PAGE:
Education Notes is a series produced by the World Bank to share lessons learned from innovative approaches to improving education practice and policy around the globe. Background work for this piece was done in partnership, with support from the United Kingdom’s Department for International Development (DFID).
(World Bank, Washington, DC, 2003-08)
Recent education planning initiatives in
West and Central Africa show that the path to EFA may be
shortened considerably by reconsidering the way basic
education is delivered in isolated rural communities. Since
independence, education systems have been expanding rapidly
and are now serving most of the easy-to-reach population.
For progress to continue, the focus must be shifted toward
the sparsely populated areas, which means adjusting the type
of schools used, and building them close to where children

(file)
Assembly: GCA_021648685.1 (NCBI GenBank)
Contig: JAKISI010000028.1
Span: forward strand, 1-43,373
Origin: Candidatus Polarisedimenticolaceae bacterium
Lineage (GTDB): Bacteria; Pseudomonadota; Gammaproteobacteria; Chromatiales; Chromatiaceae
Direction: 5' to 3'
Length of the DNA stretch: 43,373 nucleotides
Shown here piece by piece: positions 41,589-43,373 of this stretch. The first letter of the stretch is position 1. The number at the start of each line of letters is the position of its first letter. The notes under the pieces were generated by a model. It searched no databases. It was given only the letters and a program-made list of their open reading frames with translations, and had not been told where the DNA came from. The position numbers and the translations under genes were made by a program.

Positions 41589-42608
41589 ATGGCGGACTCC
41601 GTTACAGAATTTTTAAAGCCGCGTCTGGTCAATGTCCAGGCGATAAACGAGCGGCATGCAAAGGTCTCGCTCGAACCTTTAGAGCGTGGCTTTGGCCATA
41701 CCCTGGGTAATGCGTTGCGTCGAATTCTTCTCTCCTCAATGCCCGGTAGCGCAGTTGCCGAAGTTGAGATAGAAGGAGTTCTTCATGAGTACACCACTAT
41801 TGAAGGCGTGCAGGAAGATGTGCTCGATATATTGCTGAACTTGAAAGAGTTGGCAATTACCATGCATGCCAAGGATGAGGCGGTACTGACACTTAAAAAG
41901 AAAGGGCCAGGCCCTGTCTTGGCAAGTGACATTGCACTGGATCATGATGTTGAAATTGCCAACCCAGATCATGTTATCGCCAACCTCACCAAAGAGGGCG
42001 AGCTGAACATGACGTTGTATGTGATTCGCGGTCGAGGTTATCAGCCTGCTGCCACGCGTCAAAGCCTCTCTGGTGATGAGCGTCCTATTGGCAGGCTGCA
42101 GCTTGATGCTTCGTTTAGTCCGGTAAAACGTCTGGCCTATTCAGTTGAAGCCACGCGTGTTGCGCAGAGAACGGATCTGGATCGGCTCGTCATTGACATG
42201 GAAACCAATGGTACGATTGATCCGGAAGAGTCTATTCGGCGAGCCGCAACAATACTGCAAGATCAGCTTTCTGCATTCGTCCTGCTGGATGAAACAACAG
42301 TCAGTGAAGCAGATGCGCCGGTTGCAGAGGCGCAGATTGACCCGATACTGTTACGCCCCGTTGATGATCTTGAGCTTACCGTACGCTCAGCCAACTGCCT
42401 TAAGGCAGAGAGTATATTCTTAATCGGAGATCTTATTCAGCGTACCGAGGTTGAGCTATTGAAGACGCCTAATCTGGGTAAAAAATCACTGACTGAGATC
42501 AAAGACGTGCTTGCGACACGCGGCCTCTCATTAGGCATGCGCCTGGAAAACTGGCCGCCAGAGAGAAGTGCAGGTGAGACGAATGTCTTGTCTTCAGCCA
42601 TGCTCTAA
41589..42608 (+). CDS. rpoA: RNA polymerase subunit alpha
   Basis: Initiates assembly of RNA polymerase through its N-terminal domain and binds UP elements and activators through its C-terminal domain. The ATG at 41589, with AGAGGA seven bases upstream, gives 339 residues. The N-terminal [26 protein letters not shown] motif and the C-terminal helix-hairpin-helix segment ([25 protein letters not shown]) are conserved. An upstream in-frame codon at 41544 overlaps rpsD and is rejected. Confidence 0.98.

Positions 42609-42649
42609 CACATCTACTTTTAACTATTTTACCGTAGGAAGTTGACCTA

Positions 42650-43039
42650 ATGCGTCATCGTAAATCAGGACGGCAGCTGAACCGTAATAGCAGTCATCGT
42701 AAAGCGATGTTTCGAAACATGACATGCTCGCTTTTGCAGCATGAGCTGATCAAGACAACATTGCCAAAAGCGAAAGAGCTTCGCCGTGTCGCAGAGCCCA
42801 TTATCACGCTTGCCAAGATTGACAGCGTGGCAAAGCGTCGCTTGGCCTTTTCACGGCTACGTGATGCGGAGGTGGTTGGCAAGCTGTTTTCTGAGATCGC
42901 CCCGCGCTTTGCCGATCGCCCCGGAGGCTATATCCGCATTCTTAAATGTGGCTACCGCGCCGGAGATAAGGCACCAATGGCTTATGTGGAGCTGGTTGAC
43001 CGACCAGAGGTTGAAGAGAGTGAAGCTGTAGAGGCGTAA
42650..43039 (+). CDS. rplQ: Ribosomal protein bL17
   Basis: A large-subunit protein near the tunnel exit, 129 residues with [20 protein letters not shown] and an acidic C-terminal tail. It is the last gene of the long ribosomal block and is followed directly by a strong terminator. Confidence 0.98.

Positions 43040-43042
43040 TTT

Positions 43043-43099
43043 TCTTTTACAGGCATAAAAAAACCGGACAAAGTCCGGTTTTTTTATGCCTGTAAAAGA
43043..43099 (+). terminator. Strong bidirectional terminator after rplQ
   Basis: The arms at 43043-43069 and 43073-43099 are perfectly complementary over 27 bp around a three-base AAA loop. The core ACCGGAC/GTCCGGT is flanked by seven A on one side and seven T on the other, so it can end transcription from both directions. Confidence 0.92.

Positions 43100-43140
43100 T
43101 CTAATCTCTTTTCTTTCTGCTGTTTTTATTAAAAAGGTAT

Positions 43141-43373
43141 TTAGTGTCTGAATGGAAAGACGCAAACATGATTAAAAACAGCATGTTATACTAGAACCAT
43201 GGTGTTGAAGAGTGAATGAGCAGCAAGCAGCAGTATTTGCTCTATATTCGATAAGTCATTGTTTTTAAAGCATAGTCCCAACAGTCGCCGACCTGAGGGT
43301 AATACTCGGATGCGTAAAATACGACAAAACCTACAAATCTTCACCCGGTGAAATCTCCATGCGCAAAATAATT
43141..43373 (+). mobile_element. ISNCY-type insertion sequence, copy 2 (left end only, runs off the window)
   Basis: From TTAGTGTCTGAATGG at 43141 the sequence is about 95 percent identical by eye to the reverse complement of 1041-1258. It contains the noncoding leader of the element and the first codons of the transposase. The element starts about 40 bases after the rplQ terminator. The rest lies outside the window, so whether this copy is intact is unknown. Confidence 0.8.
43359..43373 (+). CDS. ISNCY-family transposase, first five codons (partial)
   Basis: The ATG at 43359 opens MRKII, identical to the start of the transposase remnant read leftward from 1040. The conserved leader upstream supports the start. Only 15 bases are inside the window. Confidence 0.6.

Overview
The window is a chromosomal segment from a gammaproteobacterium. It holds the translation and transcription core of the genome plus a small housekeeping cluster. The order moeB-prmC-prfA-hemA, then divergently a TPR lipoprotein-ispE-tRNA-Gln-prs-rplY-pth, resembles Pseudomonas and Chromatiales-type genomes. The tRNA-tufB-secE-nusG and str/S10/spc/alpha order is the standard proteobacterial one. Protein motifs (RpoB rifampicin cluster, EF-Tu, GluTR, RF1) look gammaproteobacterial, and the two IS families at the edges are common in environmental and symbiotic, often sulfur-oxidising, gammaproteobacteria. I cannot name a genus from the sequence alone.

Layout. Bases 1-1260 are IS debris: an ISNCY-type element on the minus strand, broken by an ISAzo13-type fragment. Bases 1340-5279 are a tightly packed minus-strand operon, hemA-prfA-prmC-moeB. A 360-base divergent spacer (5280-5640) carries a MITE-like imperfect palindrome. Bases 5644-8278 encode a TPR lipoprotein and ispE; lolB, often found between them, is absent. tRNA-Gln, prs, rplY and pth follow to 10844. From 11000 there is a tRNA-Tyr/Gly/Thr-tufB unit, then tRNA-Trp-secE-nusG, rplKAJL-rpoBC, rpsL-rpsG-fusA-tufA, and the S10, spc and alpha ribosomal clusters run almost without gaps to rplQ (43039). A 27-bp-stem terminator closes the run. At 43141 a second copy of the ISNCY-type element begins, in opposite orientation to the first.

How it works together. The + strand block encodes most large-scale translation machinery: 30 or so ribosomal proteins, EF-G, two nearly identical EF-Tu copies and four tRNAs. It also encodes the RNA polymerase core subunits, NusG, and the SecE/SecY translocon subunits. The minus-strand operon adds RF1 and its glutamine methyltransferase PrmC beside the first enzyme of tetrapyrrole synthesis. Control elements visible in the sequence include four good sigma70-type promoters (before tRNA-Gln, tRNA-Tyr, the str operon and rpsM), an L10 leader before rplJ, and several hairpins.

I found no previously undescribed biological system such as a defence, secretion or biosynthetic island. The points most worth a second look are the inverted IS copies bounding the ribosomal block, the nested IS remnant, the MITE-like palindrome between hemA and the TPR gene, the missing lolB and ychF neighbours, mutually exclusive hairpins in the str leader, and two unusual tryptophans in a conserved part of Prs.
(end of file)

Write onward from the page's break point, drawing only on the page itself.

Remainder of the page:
live. Most out-of-school children live in rural areas.
Unfortunately, few rural schools offer the complete primary
cycle. A number of factors contribute to the
incomplete-cycle phenomenon. The most significant is that
the potential student population is insufficient for a
three- or six-teacher school. Having children walk to school
from neighboring villages also contributes to low enrollment
and low student-teacher ratios. Since teachers generally do
not teach more than 1 or 2 grades at a time in a classroom,
rural communities usually have low student-teacher ratios,
and education system administrators cannot justify sending
additional teachers to the school. In addition, schools with
incomplete cycles tend to have extremely low survival rates.
Guinea is one of the few countries
world-wide to have sustained over an entire decade the
primary school enrollment rate increases necessary to
achieve the key Dakar education-for-all goals without
degradation of quality. Gross enrollment rate increased
almost 10% annually from 1991-2001, with girls'
enrollment increasing at 12% annually each year. Gross
primary enrollments increased from 28% to 61% over this
ten-year period, in spite of a weak macroeconomic
environment. The Guinea case, then, provides guidance on how
resource-poor countries can plan and follow a steady course
toward Universal Primary Education through policy change and
hard work, even where conditions, on the surface, are not